I also began to find a few recipes for something called Sicilian Tomato Jam. I seemed like I was getting close, but these recipes felt a little predictable to me. Tomatoes, sugar, lemon, and basil. Am I yawning? I know 1958 was a long time ago, but I find it hard to believe that any food writer of any generation would find those ingredients exotic. Heck, I would not even call them spices.

Then, type, type, click, click. Bling. Bling! I find myself at Bitten, Mark Bittman’s blog for the New York Times. Of course! Why didn’t I just start with him? I am always forgetting that if it interests me, Mark has already done it. Every single time!

His recipe has all the exotic ingredients I was looking for. He gives it a Spanish provenance. Coastal Spain. Perhaps a part of those ancient trade routes that so heavily influenced Sicilian cooking? Perhaps.

Well, right or wrong I have decided this is exactly the jam my food traveler from Italian Bouquet had come across in his1958 epicurean tour. It just had to be!

So I looked through Mark’s recipe. It would need a small amount of adapting. Right off the bat, I changed the tomatoes from Roma to Cherry. That’s just so Sicilian! I could also see that I was going to be doubling the amounts of many of these spices. I was going for exotic. Also, he used jalapeno, which I found exciting. But in the end, I decided that jalapeno gave the recipe too much of a Spanish flair. So, in keeping with my theme of exotic spice traders stopping off in Trapani in 17th century Sicily, I changed the absolutely mandatory element of heat from jalapeno to cayenne. A fairly hefty amount too.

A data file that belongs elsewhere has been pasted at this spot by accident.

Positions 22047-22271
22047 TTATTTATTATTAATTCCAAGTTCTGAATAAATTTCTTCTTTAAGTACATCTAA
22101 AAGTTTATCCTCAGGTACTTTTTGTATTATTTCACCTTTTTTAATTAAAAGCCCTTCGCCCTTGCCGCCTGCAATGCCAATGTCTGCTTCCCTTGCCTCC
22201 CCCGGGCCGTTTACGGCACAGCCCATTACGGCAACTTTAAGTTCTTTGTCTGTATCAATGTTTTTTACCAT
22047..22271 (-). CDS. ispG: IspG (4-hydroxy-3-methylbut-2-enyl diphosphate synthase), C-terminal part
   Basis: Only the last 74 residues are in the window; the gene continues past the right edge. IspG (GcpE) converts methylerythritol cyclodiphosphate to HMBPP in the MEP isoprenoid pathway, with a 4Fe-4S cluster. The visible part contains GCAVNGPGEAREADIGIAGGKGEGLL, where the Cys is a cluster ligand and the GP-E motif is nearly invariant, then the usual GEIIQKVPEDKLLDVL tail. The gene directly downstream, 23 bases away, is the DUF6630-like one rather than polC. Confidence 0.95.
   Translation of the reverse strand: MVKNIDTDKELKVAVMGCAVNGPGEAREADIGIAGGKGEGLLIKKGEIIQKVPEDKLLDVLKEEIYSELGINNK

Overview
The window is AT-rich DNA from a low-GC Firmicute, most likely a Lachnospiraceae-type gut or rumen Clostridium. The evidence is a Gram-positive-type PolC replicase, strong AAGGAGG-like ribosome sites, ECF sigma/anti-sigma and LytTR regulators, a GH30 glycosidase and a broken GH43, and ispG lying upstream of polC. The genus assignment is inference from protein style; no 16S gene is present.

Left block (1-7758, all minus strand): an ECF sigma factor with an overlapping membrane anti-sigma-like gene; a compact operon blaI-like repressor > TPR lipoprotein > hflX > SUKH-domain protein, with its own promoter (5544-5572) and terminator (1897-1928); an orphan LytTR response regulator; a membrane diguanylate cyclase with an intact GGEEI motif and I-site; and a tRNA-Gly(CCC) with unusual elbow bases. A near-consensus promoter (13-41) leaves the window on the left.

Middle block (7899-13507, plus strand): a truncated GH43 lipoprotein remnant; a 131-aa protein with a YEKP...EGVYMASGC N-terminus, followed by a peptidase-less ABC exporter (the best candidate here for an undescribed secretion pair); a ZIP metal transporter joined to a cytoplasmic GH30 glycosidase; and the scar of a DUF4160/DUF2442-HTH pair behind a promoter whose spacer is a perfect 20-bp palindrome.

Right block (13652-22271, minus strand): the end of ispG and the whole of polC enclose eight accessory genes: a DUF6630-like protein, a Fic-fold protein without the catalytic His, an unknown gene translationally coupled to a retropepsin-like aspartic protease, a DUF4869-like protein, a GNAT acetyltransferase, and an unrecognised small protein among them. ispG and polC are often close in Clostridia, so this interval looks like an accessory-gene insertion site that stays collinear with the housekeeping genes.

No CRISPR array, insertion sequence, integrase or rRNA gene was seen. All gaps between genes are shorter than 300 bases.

My changes may completely alter the tone of Mark’s recipe. He was reaching towards a Spanish tapas version; like the one that inspired him in Barcelona. But I hope he will forgive me, because my version– I can’t help but feel, is exactly what I was seeking!

I am serving it with goat cheese and baguette slices. I swear it almost tastes like cheese cake… the good kind.

Sicilian Style Tomato Jam with Goat Cheese makes about 2 pints.


  • 3 pounds ripe, super sweet cherry tomatoes
  • 1 1/2 cups sugar
  • 1/4 cup freshly squeezed lemon juice
  • 3‑tablespoon fresh grated ginger
  • 1‑tablespoon ground cumin
  • 1/2‑teaspoon ground cinnamon
  • 1/4‑teaspoon ground cloves
  • 1‑teaspoon salt
  • 1/2‑teaspoon cayenne, or to taste.
  • Goat cheese and baguette slices for serving

tomato jam with goat cheese1.    If you are a maniac you may peel the tomatoes by blanching them a moment, then plunging them in an ice-bath. The peels will slip off easily. But this step is not mandatory, though it will improve the texture.
2.    Combine all ingredients in a heavy-bottomed, large saucepan. Bring the mixture to a boil over medium heat, stirring the pot often.
3.    Once it boils, reduce the heat and simmer, stirring occasionally. You may break up some of the tomatoes as you work with the back of your spoon. Eventually, the mixture will attain the consistency of thick jam. This takes about 1 1/2 hours. Taste and adjust seasoning, you may need more lemon juice and salt to balance all that sugar.  Cool the jam and refrigerate it until ready to use; this will keep at least a week.

Alternatively, you may save this jam almost indefinitely if you jar it using a proper canning method.


Greg Henry